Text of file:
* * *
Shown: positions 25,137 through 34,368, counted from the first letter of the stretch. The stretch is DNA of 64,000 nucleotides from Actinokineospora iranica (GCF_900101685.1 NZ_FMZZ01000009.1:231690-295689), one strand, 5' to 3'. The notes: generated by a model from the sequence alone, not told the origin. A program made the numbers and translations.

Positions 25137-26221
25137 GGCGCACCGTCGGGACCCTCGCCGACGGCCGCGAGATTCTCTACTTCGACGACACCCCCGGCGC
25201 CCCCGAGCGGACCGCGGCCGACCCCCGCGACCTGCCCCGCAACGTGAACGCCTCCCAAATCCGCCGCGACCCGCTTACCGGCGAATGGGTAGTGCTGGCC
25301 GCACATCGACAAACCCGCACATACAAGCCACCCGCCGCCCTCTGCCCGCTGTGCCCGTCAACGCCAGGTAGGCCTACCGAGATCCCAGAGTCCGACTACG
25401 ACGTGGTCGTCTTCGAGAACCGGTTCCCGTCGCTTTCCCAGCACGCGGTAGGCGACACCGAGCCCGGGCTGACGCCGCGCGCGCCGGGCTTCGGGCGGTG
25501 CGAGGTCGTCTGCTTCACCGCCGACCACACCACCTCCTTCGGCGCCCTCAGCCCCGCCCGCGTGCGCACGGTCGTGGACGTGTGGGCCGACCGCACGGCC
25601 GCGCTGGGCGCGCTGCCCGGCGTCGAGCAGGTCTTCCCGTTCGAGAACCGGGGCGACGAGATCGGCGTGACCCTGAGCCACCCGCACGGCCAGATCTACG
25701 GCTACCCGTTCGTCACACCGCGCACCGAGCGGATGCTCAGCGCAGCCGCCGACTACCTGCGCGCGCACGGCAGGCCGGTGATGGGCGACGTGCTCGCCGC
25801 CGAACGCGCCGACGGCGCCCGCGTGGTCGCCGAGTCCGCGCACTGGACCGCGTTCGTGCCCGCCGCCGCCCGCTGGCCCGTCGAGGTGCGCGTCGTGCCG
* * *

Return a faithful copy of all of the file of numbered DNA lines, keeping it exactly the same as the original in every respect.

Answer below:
Shown: positions 25,137 through 34,368, counted from the first letter of the stretch. The stretch is DNA of 64,000 nucleotides from Actinokineospora iranica (GCF_900101685.1 NZ_FMZZ01000009.1:231690-295689), one strand, 5' to 3'. The notes: generated by a model from the sequence alone, not told the origin. A program made the numbers and translations.

Positions 25137-26221
25137 GGCGCACCGTCGGGACCCTCGCCGACGGCCGCGAGATTCTCTACTTCGACGACACCCCCGGCGC
25201 CCCCGAGCGGACCGCGGCCGACCCCCGCGACCTGCCCCGCAACGTGAACGCCTCCCAAATCCGCCGCGACCCGCTTACCGGCGAATGGGTAGTGCTGGCC
25301 GCACATCGACAAACCCGCACATACAAGCCACCCGCCGCCCTCTGCCCGCTGTGCCCGTCAACGCCAGGTAGGCCTACCGAGATCCCAGAGTCCGACTACG
25401 ACGTGGTCGTCTTCGAGAACCGGTTCCCGTCGCTTTCCCAGCACGCGGTAGGCGACACCGAGCCCGGGCTGACGCCGCGCGCGCCGGGCTTCGGGCGGTG
25501 CGAGGTCGTCTGCTTCACCGCCGACCACACCACCTCCTTCGGCGCCCTCAGCCCCGCCCGCGTGCGCACGGTCGTGGACGTGTGGGCCGACCGCACGGCC
25601 GCGCTGGGCGCGCTGCCCGGCGTCGAGCAGGTCTTCCCGTTCGAGAACCGGGGCGACGAGATCGGCGTGACCCTGAGCCACCCGCACGGCCAGATCTACG
25701 GCTACCCGTTCGTCACACCGCGCACCGAGCGGATGCTCAGCGCAGCCGCCGACTACCTGCGCGCGCACGGCAGGCCGGTGATGGGCGACGTGCTCGCCGC
25801 CGAACGCGCCGACGGCGCCCGCGTGGTCGCCGAGTCCGCGCACTGGACCGCGTTCGTGCCCGCCGCCGCCCGCTGGCCCGTCGAGGTGCGCGTCGTGCCG